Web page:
'So let's leave it alone, 'cause we can't see eye to eye.
There ain't no good guys, there ain't no bad guys.
There's only you and me and we just disagree.'
-Lyrics to a song by David Mason
Those of you who have fought for gay civil rights were never just fighting for the right to be 'gay.' Of course, you were fighting for the right to have rights equal and commensurate with heterosexuals. But it is now and has always been more than a 'rights' issue.
You were fighting for the right to express your individual liberty as an American, and not have decisions about how you use your body controlled by others.
When you smoke pot, or eat ice cream, or jump out of a plane, you are similarly making a decision to do something with your body that you choose to do, and make a decision no other human being alive should have the right to control.
The fundamental premise is that it is your body, your life, and your right to make the call of what to put in your body and when. No one should have a right to tell you as an adult what to do with the life that is yours.
You can listen to what people say, but if you have any rights that matter, they should include the right to control what happens when it comes to what to put into your body, be it a penis or peach pie.
You see, it is not just about being gay. It is about being who you are and doing what you want when you want and where you want. Some of us become bears and others twinks. Some like younger guys and some like it butch. Some like it rough and some gentle. Some like jelly on their belly. It is not for you or me to judge or decide. As long as those choices harm no one and fulfill your dreams, it is your world to carve, create, and conduct.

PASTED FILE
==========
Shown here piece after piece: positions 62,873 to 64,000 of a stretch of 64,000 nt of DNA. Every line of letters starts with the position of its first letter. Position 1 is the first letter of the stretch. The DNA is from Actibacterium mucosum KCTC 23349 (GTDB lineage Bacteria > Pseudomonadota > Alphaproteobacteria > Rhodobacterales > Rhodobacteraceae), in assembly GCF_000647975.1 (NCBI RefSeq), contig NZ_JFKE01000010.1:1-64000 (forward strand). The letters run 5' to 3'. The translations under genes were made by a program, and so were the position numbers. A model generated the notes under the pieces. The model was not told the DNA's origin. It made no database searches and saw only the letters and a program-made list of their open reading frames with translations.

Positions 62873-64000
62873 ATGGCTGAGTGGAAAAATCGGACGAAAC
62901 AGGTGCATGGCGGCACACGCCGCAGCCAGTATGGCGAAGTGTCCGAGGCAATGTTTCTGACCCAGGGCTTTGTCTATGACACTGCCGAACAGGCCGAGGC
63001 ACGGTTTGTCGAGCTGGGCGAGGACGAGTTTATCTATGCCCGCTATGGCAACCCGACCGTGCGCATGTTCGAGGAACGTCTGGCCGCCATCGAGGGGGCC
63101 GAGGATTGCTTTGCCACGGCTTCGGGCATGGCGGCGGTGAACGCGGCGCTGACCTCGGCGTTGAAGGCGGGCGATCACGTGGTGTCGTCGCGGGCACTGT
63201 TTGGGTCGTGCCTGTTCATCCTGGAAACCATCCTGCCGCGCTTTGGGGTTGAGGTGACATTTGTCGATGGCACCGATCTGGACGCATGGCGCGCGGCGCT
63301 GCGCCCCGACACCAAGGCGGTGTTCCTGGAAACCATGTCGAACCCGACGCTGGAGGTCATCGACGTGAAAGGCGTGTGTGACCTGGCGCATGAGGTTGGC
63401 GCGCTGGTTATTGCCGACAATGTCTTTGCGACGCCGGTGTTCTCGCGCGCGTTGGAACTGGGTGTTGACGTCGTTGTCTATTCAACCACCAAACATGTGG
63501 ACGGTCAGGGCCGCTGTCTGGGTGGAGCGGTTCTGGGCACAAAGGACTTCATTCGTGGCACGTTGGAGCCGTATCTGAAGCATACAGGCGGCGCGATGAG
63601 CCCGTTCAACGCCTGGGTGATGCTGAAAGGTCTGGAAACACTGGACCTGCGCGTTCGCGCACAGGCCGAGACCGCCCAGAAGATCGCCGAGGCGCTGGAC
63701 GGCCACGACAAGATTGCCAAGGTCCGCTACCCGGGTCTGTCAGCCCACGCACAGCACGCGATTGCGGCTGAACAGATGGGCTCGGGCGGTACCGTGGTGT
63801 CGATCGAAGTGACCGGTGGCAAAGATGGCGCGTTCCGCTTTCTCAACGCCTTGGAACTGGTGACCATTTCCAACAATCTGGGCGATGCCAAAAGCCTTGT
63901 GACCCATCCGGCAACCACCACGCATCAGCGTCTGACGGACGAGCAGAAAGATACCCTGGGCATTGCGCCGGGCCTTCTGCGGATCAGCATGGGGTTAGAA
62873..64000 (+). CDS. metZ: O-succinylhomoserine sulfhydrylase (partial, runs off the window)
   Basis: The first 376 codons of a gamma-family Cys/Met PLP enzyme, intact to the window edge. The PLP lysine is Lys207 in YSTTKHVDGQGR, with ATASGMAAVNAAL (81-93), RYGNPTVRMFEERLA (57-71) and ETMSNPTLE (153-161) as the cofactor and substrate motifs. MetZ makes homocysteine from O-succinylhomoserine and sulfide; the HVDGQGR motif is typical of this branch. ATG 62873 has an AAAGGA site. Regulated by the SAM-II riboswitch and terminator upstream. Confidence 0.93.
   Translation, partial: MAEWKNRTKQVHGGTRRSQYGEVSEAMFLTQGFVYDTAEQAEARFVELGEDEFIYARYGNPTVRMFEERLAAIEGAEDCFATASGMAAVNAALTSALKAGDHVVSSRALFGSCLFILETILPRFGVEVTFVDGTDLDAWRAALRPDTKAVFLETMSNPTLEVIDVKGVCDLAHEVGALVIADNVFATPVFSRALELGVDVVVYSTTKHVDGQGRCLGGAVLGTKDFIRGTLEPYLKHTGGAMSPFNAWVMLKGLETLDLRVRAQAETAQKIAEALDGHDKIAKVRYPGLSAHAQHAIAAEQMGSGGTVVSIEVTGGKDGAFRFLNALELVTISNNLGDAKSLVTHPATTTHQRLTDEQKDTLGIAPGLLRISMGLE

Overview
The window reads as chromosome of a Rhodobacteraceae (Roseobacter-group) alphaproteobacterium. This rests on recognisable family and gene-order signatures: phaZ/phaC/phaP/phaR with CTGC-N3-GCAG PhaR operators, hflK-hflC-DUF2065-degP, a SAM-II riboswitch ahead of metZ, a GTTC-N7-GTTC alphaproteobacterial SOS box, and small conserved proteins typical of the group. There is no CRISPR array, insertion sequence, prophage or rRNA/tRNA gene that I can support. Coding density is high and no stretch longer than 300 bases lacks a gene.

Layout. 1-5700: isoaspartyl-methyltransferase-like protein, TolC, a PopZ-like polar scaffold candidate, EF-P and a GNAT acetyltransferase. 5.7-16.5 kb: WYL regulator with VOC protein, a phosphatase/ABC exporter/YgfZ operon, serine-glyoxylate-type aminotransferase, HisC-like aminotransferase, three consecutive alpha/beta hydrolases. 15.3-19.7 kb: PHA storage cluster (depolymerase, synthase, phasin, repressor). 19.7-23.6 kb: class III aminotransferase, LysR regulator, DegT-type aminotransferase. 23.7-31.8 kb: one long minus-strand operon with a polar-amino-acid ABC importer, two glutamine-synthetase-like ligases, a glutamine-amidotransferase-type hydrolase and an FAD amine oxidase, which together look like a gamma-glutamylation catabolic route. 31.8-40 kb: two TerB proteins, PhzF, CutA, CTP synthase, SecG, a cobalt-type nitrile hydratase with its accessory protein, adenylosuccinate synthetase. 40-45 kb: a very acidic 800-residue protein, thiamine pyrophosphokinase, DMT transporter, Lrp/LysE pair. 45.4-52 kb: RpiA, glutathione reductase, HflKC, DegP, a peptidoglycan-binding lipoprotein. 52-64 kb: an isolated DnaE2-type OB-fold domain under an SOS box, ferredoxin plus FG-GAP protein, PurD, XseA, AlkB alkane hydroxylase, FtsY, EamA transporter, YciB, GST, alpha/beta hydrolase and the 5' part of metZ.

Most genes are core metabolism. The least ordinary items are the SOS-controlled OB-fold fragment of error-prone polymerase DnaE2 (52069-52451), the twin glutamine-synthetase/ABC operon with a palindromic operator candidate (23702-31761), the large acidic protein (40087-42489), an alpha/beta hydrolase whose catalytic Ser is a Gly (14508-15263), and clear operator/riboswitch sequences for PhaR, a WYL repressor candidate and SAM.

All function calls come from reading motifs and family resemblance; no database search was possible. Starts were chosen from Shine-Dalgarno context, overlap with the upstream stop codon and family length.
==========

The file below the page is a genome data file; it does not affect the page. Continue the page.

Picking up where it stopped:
Please think about these fundamental principles when advocating your 'gay' causes. We can't expect everyone to agree with us. I wanted to tell Anderson Cooper to come out of the closet when I met him at a gay party in New York two years ago, but it was not for me to decide for him how he should live his own life. It's his skin, not mine.
Similarly, I have no right to tell people not to vote for Mitt Romney if they like him better than Barack Obama. I have no right to tell gay people they have to be Democratic and liberal if they want to be Republican or conservatives. Their freedom to believe is not my freedom to control, no matter how moronic or misguided I may believe it to be.
Just because I don't like the homophobic business practices of Chick-fil-A, I also have to remind myself that I don't have a right to make my friends not eat there because I don't want to. A very conservative guy also owns Pizza Hut, but have you tried their sausage pies? You can only take principles so far.
I don't care if the President of the Florida Marlins takes the money he makes and donates it to the National Republican Congressional Committee. It's none of my business. It's his money, not mine. It is his first amendment to use, not mine.
One of my favorite songs is by Dave Mason, 'We Just Disagree.' I found in life I disagree with lots of people. But that is okay, isn't it? When we demand diversity, what we are really saying is that others respect our right to be different. But diversity includes their right to be different from me, and me respecting their choice as I demand they respect mine.
Life is short, but the day is long. If you are going to find harmony amidst all this chaos, find a path through all the potholes, worry about your star and not someone else's moon. Live your own life, not someone else's.
Being alive is a privilege limited by fate and circumstance. We have limited time but unlimited boundaries. We create our lives by each and every choice we make every day. That is time consuming enough, without telling other people what to do with their lives. So be not monolithic or mandatory. Live and let live. Love and let go. Be the master of your fate, not someone else's.
I had cancer. Maybe you have AIDS. Hell, everybody's got something. We are all not just day-to-day, but minute-by-minute. Strive simply to make the most of each and every precious moment that you have, but let the clock you time be your own. As Kipling wrote, give the unforgiving minute sixty seconds worth of distance run, but measure not someone else's race. Measure your own.